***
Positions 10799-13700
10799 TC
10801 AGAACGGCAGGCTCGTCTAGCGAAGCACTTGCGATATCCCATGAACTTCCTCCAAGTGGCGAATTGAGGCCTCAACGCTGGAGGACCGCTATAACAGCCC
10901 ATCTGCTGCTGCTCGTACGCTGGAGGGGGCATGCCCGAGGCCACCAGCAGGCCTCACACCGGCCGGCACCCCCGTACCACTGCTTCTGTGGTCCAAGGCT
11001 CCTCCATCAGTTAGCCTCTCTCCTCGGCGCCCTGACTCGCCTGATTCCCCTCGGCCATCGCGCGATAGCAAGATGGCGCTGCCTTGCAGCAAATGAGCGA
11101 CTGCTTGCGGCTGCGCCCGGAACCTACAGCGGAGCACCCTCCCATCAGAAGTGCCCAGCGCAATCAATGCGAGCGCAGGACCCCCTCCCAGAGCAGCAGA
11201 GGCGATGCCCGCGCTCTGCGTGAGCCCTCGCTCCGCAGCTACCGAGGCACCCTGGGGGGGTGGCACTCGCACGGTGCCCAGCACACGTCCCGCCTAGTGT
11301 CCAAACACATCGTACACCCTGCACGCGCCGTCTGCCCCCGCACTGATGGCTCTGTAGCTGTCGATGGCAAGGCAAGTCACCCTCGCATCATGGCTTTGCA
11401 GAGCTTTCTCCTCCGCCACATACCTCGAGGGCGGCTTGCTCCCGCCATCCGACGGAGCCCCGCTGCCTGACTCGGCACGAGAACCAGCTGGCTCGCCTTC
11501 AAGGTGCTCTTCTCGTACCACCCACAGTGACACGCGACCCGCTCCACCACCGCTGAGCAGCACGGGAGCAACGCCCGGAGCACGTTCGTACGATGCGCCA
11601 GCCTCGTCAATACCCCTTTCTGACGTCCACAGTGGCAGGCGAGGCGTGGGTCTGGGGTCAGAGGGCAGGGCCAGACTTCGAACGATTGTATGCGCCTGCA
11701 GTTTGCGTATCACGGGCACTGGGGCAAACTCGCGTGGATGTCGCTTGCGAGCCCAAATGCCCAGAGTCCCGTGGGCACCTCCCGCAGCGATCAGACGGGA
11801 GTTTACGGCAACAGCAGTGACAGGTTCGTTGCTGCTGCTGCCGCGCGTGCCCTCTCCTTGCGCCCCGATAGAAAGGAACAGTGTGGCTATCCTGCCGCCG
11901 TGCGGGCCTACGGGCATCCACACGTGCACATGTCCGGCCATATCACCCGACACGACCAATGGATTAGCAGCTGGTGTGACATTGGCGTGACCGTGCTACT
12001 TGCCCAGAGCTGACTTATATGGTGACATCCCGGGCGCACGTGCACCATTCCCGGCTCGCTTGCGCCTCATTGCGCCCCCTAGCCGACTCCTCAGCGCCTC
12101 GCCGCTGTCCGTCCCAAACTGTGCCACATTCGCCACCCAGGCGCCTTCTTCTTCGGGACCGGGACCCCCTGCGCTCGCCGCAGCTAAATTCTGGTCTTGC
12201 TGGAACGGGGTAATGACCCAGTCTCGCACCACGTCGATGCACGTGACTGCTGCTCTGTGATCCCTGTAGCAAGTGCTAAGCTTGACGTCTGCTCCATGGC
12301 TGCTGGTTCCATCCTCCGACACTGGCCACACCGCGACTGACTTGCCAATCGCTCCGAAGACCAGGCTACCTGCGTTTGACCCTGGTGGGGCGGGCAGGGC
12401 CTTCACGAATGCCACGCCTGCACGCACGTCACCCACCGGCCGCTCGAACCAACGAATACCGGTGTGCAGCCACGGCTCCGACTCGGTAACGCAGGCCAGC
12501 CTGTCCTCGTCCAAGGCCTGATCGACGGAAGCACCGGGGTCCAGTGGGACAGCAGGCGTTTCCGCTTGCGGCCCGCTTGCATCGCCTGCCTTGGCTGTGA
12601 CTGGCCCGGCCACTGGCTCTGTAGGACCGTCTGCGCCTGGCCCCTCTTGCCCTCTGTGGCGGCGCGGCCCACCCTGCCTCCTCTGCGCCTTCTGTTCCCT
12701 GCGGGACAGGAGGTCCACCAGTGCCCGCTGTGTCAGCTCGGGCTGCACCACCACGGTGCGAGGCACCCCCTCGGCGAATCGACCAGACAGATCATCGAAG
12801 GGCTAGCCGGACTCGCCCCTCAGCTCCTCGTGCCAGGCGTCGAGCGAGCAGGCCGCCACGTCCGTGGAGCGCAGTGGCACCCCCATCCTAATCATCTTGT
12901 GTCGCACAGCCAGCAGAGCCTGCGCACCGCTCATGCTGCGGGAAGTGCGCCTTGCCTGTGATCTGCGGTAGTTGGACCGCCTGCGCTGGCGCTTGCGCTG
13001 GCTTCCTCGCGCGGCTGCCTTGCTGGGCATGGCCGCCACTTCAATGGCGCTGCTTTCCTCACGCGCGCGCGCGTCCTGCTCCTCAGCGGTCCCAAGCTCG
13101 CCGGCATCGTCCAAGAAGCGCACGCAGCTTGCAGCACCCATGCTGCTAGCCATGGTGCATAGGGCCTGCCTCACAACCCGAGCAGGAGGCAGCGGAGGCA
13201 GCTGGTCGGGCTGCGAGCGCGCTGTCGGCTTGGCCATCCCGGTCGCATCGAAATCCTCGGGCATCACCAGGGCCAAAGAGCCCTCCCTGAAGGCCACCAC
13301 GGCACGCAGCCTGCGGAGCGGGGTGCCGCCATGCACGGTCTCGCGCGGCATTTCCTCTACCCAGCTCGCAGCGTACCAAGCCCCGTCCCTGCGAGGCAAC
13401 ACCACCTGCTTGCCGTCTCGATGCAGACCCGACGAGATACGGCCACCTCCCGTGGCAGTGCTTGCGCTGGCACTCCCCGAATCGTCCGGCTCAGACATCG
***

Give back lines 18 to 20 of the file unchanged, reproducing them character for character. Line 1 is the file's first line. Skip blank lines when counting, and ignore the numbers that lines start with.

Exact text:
12301 TGCTGGTTCCATCCTCCGACACTGGCCACACCGCGACTGACTTGCCAATCGCTCCGAAGACCAGGCTACCTGCGTTTGACCCTGGTGGGGCGGGCAGGGC
12401 CTTCACGAATGCCACGCCTGCACGCACGTCACCCACCGGCCGCTCGAACCAACGAATACCGGTGTGCAGCCACGGCTCCGACTCGGTAACGCAGGCCAGC
12501 CTGTCCTCGTCCAAGGCCTGATCGACGGAAGCACCGGGGTCCAGTGGGACAGCAGGCGTTTCCGCTTGCGGCCCGCTTGCATCGCCTGCCTTGGCTGTGA